http://www.youtube.com/watch?v=XhIBn5NiE4A

Very disturbing. To be begging for mercy and be tortured like that. Barbaric. I'm glad to see there are still some normal people out there who don't get off on things like that and thought he should have got a trial. I'm glad the UN's human rights arm stepping in for an investigation into how he may have been executed after being captured.

Since the alleged guy who killed him couldn't have been older than 20, don't think he had "40+" years of hatred boiled up inside for Gaddaffi. Even Saddam Hussein got his trial, was found guilty, and was put to death.. Gaddaffi should have been no different and it would have proved to the world the new Libyan government was civilized and were "better than that".
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« Reply #9 on: October 21, 2011, 01:45:51 PM »

Quote from: corruptrelic on October 21, 2011, 12:54:25 PM


Since the alleged guy who killed him couldn't have been older than 20, don't think he had "40+" years of hatred boiled up inside for Gaddaffi.

Pretty sure his parents probably taught him of the atrocities done before his birth. And the age of the guy who pulled the trigger doesn't matter. The whole country has been beaten down by him for 4 decades.
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PR_GMR
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« Reply #10 on: October 21, 2011, 02:23:07 PM »

Gaddafi got the death that he deserved from the life that he lived.
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Blackjack
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« Reply #11 on: October 21, 2011, 04:55:37 PM »

I mentioned hoping the Lockerbie/Pan Am bombing's victims feel some sort of sense of closure or justice (23 years is a helluva long wait). CNN posted a video interview with one of the U.S. victims' brothers:

Pan Am 103 relative talks Gadhafi death (a little NSFW because it shows some of the "dead Gadhafi" footage, apparently)
http://www.cnn.com/video/#/video/world/2011/10/20/candiotti-gadhafi-death-pan-am.cnn
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corruptrelic
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« Reply #12 on: October 21, 2011, 07:38:49 PM »

Lockberbie father: Gaddaffi death 'no form of justice' (video):

http://www.bbc.co.uk/news/uk-15398807

Damn bleeding heart liberals, he loses his daughter and says he wanted to see Gaddaffi get a fair trial. Where's the hatred and desire for more blood?

I think it' kind of sad that some people get off on the death of others, even when it has nothing to do with us. We are supposed to be better than that. We are supposed to be a civilized society that runs by the rule of law.

Even though Timothy McVeigh killed many Americans, he still got his fair trial, was found guilty, and was executed. The rule of law worked. We could have taken him out to the street lynching and torturing him, but what would that say about us as a people who are supposed to be an example of a civilized society? McVeigh got what he deserved after he was found guilty.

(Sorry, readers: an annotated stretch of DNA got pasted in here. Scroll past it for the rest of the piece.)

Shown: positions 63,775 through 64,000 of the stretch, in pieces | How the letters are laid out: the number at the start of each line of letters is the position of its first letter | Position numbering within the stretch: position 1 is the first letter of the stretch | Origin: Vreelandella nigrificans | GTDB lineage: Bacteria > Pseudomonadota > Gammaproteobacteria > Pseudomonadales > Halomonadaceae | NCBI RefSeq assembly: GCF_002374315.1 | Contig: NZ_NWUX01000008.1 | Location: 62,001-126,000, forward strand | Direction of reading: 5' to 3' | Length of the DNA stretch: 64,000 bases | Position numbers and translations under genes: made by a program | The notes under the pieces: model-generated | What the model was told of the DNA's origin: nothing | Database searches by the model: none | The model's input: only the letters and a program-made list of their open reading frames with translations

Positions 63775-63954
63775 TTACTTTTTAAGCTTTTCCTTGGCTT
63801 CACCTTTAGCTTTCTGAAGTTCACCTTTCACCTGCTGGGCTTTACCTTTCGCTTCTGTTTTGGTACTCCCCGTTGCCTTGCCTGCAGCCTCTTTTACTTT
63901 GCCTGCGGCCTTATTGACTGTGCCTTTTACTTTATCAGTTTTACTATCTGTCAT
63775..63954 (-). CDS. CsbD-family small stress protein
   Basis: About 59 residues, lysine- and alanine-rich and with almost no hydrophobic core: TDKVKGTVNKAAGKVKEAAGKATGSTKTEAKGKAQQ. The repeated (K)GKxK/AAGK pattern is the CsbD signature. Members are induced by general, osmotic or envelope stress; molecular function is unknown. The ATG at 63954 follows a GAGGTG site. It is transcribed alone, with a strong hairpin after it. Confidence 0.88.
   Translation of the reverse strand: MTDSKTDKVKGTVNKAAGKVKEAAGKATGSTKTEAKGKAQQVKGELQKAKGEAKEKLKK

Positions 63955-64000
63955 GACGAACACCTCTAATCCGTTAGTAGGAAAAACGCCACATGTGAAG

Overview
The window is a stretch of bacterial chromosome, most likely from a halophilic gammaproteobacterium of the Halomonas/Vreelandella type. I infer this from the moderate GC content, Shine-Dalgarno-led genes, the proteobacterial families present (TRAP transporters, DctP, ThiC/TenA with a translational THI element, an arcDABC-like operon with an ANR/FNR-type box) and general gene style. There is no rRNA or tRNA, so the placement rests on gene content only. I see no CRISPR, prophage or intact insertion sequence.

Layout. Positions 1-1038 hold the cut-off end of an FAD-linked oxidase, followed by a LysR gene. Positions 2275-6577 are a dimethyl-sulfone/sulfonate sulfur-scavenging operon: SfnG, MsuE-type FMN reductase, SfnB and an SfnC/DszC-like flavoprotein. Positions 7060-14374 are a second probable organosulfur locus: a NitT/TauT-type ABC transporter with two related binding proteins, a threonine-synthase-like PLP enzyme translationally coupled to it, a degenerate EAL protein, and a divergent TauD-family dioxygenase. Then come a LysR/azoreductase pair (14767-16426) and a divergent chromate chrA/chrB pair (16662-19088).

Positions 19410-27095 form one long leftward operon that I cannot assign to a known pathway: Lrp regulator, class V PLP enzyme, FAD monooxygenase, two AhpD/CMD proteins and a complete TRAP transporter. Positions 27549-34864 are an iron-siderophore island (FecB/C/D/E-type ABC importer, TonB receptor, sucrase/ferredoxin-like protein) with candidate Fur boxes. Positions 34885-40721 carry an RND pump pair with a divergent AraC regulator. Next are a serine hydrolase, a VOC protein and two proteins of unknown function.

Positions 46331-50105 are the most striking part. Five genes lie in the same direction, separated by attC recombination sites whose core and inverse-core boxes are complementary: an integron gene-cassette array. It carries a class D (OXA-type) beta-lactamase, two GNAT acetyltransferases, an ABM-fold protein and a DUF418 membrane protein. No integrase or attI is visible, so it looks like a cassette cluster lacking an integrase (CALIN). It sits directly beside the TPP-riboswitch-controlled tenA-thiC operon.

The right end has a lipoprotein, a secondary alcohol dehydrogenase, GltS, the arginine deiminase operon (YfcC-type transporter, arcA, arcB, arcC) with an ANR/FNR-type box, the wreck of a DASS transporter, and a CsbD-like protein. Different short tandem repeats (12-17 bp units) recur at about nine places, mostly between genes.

Same for Saddam Hussein. He had his trial, he was found guilty, and was hung. As bad as Gaddaffi was, it's still sickening to see how barbaric the way his death came about.

One of the people responsible for the Lockberbie bombing, Megrahi, was freed for 'compassion grounds'. When the U.S. asked Libya's new government to turn him back over to go back to prison, they said they would not do so as he was already tried for the crime and released. We spent 7 months helping the new Libyan government into power by daily bombing of the old one, and they wouldn't honor an American request such as this.

I think ultimately all we did was replace one bad government with another. The NTC claimed they gave no order to kill Gaddaffi, so they must not have control over the militias fighting for them. They had the chance to show the world they were better than the last government and justice would be served the right way, but lust for blood led to the video you've seen of Gaddaffi's death. It's sickening how human beings can treat other human beings like that.

Whether amnesty international and the UN rights arm get their investigation into Gaddaffi's death remains to be seen, but they both said they were troubled by what might have been an execution. And even if they do get their investigation, I seriously doubt anything will happen to the alleged kid who pulled the final trigger.

Btw, obviously the "whole country" wasn't beaten down by him otherwise it wouldn't have taken 6 months of daily NATO bombings on government troops and police to kill them off before rebels could slowly take over.. and another 2 months of intense fighting and daily NATO bombings on his last loyal supporters to finally kill him. If everyone hated him so much, NATO wouldn't have had to intervene and the people could have handled their own problems internally and over thrown him. Even with NATO's daily bombing, it still took half a year. So it wasn't the "whole country".

This whole thing would have played out so much better had they kept him alive and gave him his trial then put him to death for his crimes. It'd prove to the world the new Libyan government (which nobody elected but was put into power by 6 months of bombing of the old one) was better than the last one.

Now, on to Syria!
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« Reply #13 on: October 22, 2011, 02:20:50 PM »

What happened to Gaddafi is kharma in action.  Im basically a non violent individual and I certainly dont condone how things ended for Gaddafi.  Still I understand.  This dictator routinely murdered and tortured his citizens.  He oppressed his people into starvation while living like a rock star.  After decades of his abuse, begging for his life was probably the worst thing he could do as he showed no such mercy for those he had killed.